The investigation of planets around other stars began with the study of gas giants, but is now extending to the discovery and characterisation of super-Earths and terrestrial planets. Motivated by this observational tide, we survey the basic dynamical principles governing the atmospheric circulation of terrestrial exoplanets, and discuss the interaction of their circulation with the hydrological cycle and global-scale climate feedbacks. Terrestrial exoplanets occupy a wide range of physical and dynamical conditions, only a small fraction of which have yet been explored in detail. Our approach is to lay out the fundamental dynamical principles governing the atmospheric circulation on terrestrial planets--broadly defined--and show how they can provide a foundation for understanding the atmospheric behaviour of these worlds. We first survey basic atmospheric dynamics, including the role of geostrophy, baroclinic instabilities, and jets in the strongly rotating regime (the "extratropics") and the role of the Hadley circulation, wave adjustment of the thermal structure, and the tendency toward equatorial superrotation in the slowly rotating regime (the "tropics"). We then survey key elements of the hydrological cycle, including the factors that control precipitation, humidity, and cloudiness. Next, we summarise key mechanisms by which the circulation affects the global-mean climate, and hence planetary habitability. In particular, we discuss the runaway greenhouse, transitions to snowball states, atmospheric collapse, and the links between atmospheric circulation and CO2 weathering rates. We finish by summarising the key questions and challenges for this emerging field in the future.

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Title: Magnetodynamo Lifetimes for Rocky, Earth-Mass Exoplanets with Contrasting Mantle Convection Regimes
Authors: Joost van Summeren, Eric Gaidos, Clinton P. Conrad

We used a thermal model of an iron core to calculate magnetodynamo evolution in Earth-mass rocky planets to determine the sensitivity of dynamo lifetime and intensity to planets with different mantle tectonic regimes, surface temperatures, and core properties. The heat flow at the core-mantle boundary (CMB) is derived from numerical models of mantle convection with a viscous/pseudo-plastic rheology that captures the phenomenology of plate-like tectonics. Our thermal evolution models predict a long-lived (~8 Gyr) field for Earth and similar dynamo evolution for Earth-mass exoplanets with plate tectonics. Both elevated surface temperature and pressure-dependent mantle viscosity reduce the CMB heat flow but produce only slightly longer-lived dynamos (~8-9.5 Gyr). Single-plate ("stagnant lid") planets with relatively low CMB heat flow produce long-lived (~10.5 Gyr) dynamos. These weaker dynamos can cease for several billions of years and subsequently reactivate due to the additional entropy production associated with inner core growth, a possible explanation for the absence of a magnetic field on present-day Venus. We also show that dynamo operation is sensitive to the initial temperature, size, and solidus of a planet's core. These dependencies would severely challenge any attempt to distinguish exoplanets with plate tectonics and stagnant lids based on the presence or absence of a magnetic field.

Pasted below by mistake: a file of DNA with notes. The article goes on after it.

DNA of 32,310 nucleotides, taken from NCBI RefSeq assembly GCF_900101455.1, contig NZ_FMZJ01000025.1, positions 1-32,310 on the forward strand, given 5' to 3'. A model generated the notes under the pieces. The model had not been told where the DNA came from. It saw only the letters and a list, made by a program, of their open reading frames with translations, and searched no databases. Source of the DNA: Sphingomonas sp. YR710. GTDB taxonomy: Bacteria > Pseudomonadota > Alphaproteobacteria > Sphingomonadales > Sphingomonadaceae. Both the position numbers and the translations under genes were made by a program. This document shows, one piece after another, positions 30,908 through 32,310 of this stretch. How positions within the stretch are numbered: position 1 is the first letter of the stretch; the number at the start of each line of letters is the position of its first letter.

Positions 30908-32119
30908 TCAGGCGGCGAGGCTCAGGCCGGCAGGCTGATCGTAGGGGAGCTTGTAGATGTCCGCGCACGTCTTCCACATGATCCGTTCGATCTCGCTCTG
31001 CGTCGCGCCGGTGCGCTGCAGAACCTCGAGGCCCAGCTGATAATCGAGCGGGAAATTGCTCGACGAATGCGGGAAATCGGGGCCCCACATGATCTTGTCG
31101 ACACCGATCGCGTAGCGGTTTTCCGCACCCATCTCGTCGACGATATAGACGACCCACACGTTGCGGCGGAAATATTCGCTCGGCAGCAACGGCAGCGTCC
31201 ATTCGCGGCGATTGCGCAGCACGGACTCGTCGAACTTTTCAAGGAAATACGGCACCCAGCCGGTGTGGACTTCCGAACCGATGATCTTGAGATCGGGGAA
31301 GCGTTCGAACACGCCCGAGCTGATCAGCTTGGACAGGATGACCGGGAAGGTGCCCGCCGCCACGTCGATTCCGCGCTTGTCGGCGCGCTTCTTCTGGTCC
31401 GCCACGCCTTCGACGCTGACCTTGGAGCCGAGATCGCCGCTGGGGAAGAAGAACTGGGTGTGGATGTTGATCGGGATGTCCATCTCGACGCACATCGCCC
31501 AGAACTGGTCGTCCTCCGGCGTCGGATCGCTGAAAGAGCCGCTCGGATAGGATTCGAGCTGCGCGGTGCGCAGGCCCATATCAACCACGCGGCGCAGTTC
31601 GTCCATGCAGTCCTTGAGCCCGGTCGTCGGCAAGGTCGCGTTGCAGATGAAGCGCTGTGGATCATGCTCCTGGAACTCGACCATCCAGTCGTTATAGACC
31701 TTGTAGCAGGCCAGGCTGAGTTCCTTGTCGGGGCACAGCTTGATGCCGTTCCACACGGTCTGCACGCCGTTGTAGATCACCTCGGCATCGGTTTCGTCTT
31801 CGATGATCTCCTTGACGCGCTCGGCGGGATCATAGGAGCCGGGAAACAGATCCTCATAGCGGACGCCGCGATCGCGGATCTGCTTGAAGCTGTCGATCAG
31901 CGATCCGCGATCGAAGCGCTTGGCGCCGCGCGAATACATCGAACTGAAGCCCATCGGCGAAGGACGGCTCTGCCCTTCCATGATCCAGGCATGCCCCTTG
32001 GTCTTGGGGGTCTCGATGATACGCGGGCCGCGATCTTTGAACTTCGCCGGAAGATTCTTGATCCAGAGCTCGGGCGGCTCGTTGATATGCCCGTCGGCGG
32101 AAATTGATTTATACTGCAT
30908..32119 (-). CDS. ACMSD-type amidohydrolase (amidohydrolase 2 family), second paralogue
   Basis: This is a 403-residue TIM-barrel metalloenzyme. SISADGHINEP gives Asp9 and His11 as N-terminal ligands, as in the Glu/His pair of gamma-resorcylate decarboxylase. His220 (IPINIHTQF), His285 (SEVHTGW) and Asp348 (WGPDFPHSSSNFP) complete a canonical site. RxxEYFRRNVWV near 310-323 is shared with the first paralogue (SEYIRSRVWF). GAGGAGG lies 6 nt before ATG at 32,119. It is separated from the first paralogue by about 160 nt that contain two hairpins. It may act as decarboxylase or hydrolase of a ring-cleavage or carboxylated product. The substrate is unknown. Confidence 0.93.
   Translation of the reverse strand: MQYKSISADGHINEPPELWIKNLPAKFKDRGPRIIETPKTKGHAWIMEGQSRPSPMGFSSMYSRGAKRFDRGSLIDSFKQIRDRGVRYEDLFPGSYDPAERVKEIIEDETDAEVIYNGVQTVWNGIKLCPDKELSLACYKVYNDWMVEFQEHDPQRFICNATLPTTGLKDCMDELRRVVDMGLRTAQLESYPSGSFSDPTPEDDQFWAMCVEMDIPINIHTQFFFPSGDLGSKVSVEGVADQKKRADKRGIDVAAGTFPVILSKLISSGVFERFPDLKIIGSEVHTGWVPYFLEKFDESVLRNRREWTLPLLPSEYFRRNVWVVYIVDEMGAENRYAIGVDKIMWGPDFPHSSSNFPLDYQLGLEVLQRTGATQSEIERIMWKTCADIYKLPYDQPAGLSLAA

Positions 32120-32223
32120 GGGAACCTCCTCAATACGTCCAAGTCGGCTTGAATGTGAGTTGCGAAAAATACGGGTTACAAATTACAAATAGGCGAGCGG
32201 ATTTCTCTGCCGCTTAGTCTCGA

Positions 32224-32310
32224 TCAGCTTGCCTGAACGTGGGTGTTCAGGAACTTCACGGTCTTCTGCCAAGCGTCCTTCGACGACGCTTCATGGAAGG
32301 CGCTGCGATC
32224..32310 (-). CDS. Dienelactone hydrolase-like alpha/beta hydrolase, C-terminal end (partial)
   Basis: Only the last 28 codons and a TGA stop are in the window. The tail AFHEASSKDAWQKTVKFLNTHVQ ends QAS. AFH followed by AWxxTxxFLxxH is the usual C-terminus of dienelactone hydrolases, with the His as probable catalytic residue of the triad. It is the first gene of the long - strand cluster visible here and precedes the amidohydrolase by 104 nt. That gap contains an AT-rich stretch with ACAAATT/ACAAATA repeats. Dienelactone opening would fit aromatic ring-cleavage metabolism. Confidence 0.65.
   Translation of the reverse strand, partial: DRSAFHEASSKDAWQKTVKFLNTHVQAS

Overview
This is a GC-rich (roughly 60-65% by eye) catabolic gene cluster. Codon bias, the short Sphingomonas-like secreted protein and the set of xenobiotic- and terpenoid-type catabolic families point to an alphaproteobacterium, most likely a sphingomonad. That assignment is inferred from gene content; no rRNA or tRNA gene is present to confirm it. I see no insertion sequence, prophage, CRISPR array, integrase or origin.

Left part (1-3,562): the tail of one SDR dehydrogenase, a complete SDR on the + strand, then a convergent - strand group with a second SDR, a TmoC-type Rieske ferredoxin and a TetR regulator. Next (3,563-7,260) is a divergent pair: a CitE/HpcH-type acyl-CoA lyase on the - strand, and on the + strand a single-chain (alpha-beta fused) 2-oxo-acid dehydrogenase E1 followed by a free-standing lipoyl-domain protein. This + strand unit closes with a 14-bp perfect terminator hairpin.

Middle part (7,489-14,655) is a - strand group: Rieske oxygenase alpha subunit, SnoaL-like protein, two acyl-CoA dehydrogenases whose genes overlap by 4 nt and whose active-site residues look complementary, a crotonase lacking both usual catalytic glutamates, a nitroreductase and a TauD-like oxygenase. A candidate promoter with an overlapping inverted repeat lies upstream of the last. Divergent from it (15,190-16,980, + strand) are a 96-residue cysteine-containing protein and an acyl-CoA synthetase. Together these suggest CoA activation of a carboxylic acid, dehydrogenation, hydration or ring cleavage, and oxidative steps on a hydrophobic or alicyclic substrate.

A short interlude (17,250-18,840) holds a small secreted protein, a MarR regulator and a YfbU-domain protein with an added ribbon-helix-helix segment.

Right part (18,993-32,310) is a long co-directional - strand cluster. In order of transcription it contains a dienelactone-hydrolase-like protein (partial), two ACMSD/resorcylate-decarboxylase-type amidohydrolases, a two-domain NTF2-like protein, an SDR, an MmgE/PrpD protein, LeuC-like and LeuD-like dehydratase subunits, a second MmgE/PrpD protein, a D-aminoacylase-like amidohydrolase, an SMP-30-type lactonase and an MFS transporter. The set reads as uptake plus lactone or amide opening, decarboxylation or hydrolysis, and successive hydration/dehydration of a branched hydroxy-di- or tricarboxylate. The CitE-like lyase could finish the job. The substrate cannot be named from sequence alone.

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Title: A Plateau in the Planet Population Below Twice the Size of Earth
Authors: Erik A. Petigura, Geoffrey W. Marcy, Andrew W. Howard

We carry out an independent search of Kepler photometry for small transiting planets with sizes 0.5--8.0 times that of Earth and orbital periods between 5 and 50 days, with the goal of measuring the fraction of stars harbouring such planets. We use a new transit search algorithm, TERRA, optimised to detect small planets. We restrict our stellar sample to include the 12,000 stars having the lowest photometric noise in the Kepler survey. We report 129 planet candidates having radii less than 6 Earth-radii found in 3 years of Kepler photometry. Forty-seven of these candidates are not in Batalha et al. (2012). We gather Keck HIRES spectra for the majority of these targets leading to precise stellar radii and hence precise planet radii. We inject synthetic dimmings from mock transiting planets into the actual Kepler photometry and analyse that photometry with TERRA to assess detection completeness. We compute the occurrence of planets as a function of planet radius and period, correcting for the detection completeness. The resulting distribution of planet sizes exhibits a power law rise in occurrence from 5.7 Earth-radii down to 2 Earth-radii, as found in Howard et al. (2012). That rise clearly ends at 2 Earth-radii. The occurrence of planets is consistent with constant from 2 Earth-radii toward 1 Earth-radius. This unexpected plateau in planet occurrence at 2 Earth-radii suggests distinct planet formation processes for planets above and below 2 Earth-radii. We find 15.1% of solar type stars---roughly one in six---has a 1--2 Earth-radii planet with P = 5--50 days.

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Earth-sized planets in habitable zones are more common than previously thought

The number of potentially habitable planets is greater than previously thought, according to a new analysis by a Penn State researcher, and some of those planets are likely lurking around nearby stars.
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At Least One in Six Stars Has an Earth-sized Planet

The quest for a twin Earth is heating up. Using NASA's Kepler spacecraft, astronomers are beginning to find Earth-sized planets orbiting distant stars. A new analysis of Kepler data shows that about 17 percent of stars have an Earth-sized planet in an orbit closer than Mercury. Since the Milky Way has about 100 billion stars, there are at least 17 billion Earth-sized worlds out there.
Francois Fressin, of the Harvard-Smithsonian Centre for Astrophysics (CfA), presented the analysis today in a press conference at a meeting of the American Astronomical Society in Long Beach, Calif. A paper detailing the research has been accepted for publication in The Astrophysical Journal.